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‘Wonder herbicide’ glyphosate can damage wild plant...

Our Burning Planet

OUR BURNING PLANET

‘Wonder herbicide’ glyphosate can damage wild plants for years — with a feared knock-on effect on insects

(Photo: Unsplash / Damien Tupinier)

Glyphosate, which is used extensively in South Africa, causes deformation to the reproductive shape of plants, which could have wide-ranging effects on pollinator species, foraging animals and people, experts say.

One of the world’s most widely used herbicides can survive in wild plants for up to two years, damaging their fertility significantly and potentially harming bees and other insect pollinators.

This has emerged from a new study conducted in Canada which suggests that glyphosate reduces the viability of pollen on wild prickly roses (Rosa acicularis) by an average of 66% compared with unexposed plants a year after the herbicide was initially applied, with traces of glyphosate persisting for at least two years.

Glyphosate is also used extensively in South Africa under the brand name Roundup and by the Department of Environment, Forestry and Fisheries to control alien invasive water weeds.

Developed originally by America’s Monsanto corporation to control broad-leaved weeds in crop fields, the herbicide has also been linked to cancer in humans by the United Nations International Agency for Research on Cancer.

In 2020, the German group Bayer (which has bought out Monsanto) agreed to pay up to $10.9-billion to resolve numerous current and potential future damages claims from people exposed to Roundup who have or may develop a form of cancer known as non-Hodgkin’s lymphoma. The Bayer agreement contains no admission of liability or wrongdoing.

But back in the plant and insect world, it remains unclear what compensation — if any — may be forthcoming following the latest Canadian research findings.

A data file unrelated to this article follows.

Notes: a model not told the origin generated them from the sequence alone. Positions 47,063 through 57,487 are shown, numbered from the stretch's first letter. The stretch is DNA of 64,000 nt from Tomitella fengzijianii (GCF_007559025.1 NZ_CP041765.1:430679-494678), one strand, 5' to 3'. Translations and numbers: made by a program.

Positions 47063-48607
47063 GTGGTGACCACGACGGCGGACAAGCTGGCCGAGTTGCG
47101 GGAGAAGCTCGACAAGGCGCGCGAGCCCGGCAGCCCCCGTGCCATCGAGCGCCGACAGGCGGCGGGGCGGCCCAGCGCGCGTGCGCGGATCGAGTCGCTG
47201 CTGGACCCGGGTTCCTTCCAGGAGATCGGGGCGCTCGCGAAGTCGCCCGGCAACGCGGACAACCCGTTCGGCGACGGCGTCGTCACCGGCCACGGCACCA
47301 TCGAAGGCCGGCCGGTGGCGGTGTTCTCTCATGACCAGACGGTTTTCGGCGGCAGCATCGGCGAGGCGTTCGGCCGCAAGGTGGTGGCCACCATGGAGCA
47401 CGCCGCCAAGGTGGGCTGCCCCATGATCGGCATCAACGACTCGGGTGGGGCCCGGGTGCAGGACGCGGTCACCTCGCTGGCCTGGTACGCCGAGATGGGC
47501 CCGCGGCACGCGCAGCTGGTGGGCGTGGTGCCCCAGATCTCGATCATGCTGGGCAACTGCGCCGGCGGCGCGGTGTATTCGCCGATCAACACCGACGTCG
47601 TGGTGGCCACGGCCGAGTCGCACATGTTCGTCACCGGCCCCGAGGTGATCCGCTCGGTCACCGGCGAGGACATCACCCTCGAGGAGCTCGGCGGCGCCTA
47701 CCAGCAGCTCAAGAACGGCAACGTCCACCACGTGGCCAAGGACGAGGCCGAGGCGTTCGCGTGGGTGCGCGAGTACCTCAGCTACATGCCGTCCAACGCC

Dr Lisa Wood, a plant biologist and assistant professor at the University of Northern British Columbia, said previous research had shown that glyphosate caused male sterility in several agricultural plants, so it was not surprising to also find this in wild forest plants.

“What is important is the timeline. To continue to find these effects one to two years after herbicide applications, in new parts of growing plants, is noteworthy.”

Wood and lead author Alexandra Golt, a graduate student at the university, published their findings in the peer-reviewed journal Frontiers in Plant Science.

They said it was clear that glyphosate-based herbicides (GBH) cause deformation to the reproductive structure of prickly roses and that petal colour, petal shape, pollen viability and pollen size were also affected. 

“We found these deformations one year after (herbicide) applications took place, in newly grown tissues, indicating that the GBH persisted in the tissues over the dormant season… We also found low levels of persistent GBH residues in flowers two years after applications, indicating that residues could continue to have an effect long after applications.”

They suggest that these changes in the reproductive shape of wild plants could also have wide-ranging impacts on pollinator species, foraging animals, people who harvest from understory plants, and the overall health of the forest. 

Bayer adverts for the South African formulation of glyphosate herbicides are punted as being ‘an enabler of conservation agriculture’. (Image: Bayer)